Last edited by The Veg; 11-22-2003 at 11:51 PM.

  2. #2
    List Mistress mrskbasa's Avatar
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    How to get a quick fix

    When we lived in MA, we had to ride a long way to find good roads. Dave would go late at night to the intersection of two highways (Rte 3 & 495 for you Bostonians), and ride the well lighted loops. This would help him get a winter fix over the six months of pouting.

    When we moved here, I told him no pouting was allowed.
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    Registered User jgr451's Avatar
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    Angry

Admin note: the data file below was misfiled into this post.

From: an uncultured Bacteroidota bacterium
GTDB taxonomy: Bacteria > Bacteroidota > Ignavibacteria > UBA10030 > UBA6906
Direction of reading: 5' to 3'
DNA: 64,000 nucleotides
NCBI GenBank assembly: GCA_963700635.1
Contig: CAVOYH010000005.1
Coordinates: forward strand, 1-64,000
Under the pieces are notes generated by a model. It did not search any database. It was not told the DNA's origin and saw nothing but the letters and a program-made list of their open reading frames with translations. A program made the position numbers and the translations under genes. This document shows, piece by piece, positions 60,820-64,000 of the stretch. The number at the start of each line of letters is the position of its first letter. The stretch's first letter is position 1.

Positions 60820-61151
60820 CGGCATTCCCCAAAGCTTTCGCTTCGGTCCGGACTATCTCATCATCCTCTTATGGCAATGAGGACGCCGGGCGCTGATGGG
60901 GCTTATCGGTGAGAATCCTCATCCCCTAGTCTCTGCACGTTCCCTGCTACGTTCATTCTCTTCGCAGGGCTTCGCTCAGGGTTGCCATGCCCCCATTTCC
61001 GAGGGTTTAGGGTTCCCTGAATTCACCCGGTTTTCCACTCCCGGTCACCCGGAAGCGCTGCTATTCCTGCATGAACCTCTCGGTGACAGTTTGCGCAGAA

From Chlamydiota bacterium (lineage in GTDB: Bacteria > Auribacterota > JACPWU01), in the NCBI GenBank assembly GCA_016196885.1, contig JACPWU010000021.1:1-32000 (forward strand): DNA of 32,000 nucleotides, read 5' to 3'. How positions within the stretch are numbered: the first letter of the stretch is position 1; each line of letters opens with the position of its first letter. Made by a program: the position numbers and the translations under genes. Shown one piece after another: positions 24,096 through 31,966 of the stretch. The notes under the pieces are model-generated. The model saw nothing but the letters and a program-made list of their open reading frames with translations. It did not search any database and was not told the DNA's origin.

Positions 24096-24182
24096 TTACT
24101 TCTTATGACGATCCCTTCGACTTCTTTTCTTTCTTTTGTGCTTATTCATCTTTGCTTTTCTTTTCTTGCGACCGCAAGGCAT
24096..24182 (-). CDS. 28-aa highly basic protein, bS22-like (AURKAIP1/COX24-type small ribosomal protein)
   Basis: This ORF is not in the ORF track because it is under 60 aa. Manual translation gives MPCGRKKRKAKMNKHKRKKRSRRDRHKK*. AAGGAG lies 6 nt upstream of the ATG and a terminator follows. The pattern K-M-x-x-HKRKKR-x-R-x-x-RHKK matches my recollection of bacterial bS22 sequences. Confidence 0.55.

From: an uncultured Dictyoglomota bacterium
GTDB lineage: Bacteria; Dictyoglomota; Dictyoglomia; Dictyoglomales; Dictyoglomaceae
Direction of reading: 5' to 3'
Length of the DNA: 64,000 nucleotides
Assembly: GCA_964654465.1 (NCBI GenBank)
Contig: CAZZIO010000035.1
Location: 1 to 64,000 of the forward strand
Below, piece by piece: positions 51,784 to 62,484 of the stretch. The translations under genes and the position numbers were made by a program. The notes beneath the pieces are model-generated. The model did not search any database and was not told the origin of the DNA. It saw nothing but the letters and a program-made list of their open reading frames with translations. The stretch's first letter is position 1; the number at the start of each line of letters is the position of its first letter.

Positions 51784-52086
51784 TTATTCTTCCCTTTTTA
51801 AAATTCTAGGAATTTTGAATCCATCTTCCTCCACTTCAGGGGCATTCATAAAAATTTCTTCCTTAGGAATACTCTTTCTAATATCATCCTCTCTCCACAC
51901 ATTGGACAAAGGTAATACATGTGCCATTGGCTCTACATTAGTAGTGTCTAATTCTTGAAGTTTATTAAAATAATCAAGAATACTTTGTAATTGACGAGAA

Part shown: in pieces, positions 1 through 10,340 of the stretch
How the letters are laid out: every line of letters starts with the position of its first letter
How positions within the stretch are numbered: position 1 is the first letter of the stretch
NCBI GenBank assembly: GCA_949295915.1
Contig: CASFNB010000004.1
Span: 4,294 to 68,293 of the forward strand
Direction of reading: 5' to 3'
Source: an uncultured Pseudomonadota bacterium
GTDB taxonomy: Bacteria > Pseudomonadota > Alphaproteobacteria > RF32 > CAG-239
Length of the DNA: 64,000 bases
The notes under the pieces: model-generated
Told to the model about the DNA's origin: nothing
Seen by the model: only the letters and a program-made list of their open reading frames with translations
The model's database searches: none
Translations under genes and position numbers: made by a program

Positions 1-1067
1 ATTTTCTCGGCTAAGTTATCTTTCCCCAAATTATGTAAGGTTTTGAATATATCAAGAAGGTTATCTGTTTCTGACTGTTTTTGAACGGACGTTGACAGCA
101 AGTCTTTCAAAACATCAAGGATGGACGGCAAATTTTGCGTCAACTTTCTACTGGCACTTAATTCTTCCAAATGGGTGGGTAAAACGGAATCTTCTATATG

Hmmm.I was 11 years old when I saw the news.I thought then,and I still think now,how awful,they have killed the president.
    I cried then,as a boy,and I cry now,as a man.It was one of America's worst days.

    There is no happy ending.

  4. #4
    Happy to be here! :) The_Veg's Avatar
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    Parkland is still around in name, just in a different location. The old one is really quite small, and as the city grew the hospital had to accommodate (Parkland is the public hospital). The current campus is quite huge and the main building as a gigantic 10-story facility built probably in the 1970s. It has one of the five largest medical-liquid-oxygen bulk tanks in the country (I know this becuase I used to be in the medical gas systems biz). There are two other facilities that share the new campus including a rather large medical school.